Sweet-toothed bacteria generate power

Researchers say the electricity generated by mud-dwelling bacteria from a lump of sugar could power a cell phone for four days.

Rupert Goodwins
Rupert started off as a nerdy lad expecting to be an electronics engineer, but having tried it for a while discovered that journalism was more fun. He ended up on PC Magazine in the early '90s, before that evolved into ZDNet UK - and Rupert evolved with them into an online journalist.
Rupert Goodwins
2 min read
Researchers at the University of Massachusetts at Amherst have persuaded mud-dwelling bacteria to generate electricity from sugar, according to a report in the October issue of the journal Nature Biotechnology.

Fuelled by this unfashionably high-carbonate diet, the recently identified bacterium, Rhodoferax ferrireducens, releases the energy in sugar molecules by removing electrons. In their natural habitat of sediment in a Virginia bay, the bacteria pass on the electrons to iron compounds, but in the lab, the bacteria have been persuaded to donate them to an electrode as an electric current.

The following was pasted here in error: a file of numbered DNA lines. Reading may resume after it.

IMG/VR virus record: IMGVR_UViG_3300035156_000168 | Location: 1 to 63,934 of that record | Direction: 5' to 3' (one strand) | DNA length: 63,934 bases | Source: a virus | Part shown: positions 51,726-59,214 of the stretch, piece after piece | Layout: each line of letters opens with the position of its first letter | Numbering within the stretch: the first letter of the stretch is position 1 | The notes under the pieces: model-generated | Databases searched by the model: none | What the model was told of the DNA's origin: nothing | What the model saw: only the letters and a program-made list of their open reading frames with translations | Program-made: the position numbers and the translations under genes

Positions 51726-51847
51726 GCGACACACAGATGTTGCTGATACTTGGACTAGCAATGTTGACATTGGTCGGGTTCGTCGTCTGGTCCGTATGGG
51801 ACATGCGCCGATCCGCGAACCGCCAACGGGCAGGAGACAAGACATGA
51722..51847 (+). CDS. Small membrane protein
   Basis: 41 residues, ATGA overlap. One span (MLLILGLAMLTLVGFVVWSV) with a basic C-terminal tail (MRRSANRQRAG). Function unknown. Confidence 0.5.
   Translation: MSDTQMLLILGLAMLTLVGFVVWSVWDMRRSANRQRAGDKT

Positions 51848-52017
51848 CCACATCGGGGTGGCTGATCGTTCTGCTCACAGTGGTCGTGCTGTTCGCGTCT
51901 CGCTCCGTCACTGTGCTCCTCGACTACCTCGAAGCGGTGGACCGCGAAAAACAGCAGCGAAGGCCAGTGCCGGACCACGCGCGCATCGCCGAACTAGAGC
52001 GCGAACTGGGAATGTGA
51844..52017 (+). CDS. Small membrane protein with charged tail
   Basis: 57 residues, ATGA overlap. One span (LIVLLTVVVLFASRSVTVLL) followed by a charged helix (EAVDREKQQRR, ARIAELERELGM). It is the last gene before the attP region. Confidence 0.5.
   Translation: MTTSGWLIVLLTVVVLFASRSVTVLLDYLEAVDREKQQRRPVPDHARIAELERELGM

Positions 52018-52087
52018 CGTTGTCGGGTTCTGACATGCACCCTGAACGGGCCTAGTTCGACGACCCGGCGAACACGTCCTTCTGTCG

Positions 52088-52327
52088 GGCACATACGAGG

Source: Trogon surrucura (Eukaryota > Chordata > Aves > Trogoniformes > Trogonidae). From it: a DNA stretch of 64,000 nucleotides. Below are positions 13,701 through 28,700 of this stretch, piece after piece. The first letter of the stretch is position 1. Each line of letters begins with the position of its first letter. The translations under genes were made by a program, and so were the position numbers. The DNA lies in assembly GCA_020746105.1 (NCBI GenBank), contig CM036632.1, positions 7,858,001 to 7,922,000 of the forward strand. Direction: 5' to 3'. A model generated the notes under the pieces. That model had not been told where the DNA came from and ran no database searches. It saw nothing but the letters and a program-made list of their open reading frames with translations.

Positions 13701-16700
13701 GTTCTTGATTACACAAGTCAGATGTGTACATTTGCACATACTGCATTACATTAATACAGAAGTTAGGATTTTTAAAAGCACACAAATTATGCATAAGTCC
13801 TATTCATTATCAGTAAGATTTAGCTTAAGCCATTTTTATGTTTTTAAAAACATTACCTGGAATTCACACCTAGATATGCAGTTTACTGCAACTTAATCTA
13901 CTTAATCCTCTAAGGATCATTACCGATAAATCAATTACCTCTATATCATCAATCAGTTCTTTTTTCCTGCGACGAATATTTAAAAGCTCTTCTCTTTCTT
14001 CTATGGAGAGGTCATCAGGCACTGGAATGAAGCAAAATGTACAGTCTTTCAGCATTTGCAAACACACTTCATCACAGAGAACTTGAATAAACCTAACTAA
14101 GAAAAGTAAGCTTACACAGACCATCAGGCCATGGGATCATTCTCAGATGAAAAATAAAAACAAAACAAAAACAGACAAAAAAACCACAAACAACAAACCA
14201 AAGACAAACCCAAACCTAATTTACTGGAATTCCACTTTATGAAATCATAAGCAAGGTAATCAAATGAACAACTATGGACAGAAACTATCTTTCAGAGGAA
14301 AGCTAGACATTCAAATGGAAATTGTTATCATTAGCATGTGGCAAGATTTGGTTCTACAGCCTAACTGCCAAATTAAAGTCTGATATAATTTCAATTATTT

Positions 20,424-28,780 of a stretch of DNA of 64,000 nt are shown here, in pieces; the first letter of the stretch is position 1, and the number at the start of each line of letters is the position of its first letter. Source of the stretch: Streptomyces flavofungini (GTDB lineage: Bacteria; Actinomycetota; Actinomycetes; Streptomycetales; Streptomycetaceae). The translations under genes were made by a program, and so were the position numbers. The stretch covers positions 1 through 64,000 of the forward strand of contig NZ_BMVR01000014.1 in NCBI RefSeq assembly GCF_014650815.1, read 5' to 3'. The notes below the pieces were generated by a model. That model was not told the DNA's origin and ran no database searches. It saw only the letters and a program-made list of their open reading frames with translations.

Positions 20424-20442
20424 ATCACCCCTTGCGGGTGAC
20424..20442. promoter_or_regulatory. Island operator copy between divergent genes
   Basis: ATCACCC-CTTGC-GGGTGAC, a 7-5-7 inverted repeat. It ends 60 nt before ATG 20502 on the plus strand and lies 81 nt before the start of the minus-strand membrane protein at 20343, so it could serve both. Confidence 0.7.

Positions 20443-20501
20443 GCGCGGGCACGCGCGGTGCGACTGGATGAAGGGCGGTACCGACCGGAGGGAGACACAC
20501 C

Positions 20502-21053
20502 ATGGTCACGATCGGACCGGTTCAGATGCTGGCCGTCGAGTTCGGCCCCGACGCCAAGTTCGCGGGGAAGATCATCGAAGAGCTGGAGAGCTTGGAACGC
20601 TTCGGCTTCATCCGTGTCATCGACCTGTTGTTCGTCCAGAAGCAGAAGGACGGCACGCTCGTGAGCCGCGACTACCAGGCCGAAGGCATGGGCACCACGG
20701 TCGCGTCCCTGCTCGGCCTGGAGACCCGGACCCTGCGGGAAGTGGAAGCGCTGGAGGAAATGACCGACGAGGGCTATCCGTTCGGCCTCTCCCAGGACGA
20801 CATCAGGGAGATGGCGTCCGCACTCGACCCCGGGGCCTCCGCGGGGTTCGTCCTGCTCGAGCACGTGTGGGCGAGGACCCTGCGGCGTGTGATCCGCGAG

This isn't the first time that bioelectricity has been generated by microbes, but previous efforts relied on unwieldy intermediate chemicals called mediators.

Although the new process is efficient--up to 83 percent of available electrons can be turned into usable electricity--it is slow and produces a little current over a long period. Early applications may include a charging mechanism to top up more conventional fuel cells, with particular applications in surgical implants running from blood glucose and sensors extracting electricity from sucrose, fructose or other sugars in the immediate environment.

A single lump of household sugar can produce enough electricity through this method to power a cell phone battery for four days, according to the researchers.

The University of Massachusetts at Amherst has a track record in researching ways to use naturally occurring bacteria--called geobacters--in a variety of technologies, including those used in the extraction of heavy metals from the environment and in the biodegrading of organic contaminates.

The electrical-generation process does produce carbon dioxide, a greenhouse gas, but in smaller amounts per watt than existing ways of generating power by fossil fuel, according to the researchers.

ZDNet UK's Rupert Goodwins reported from London.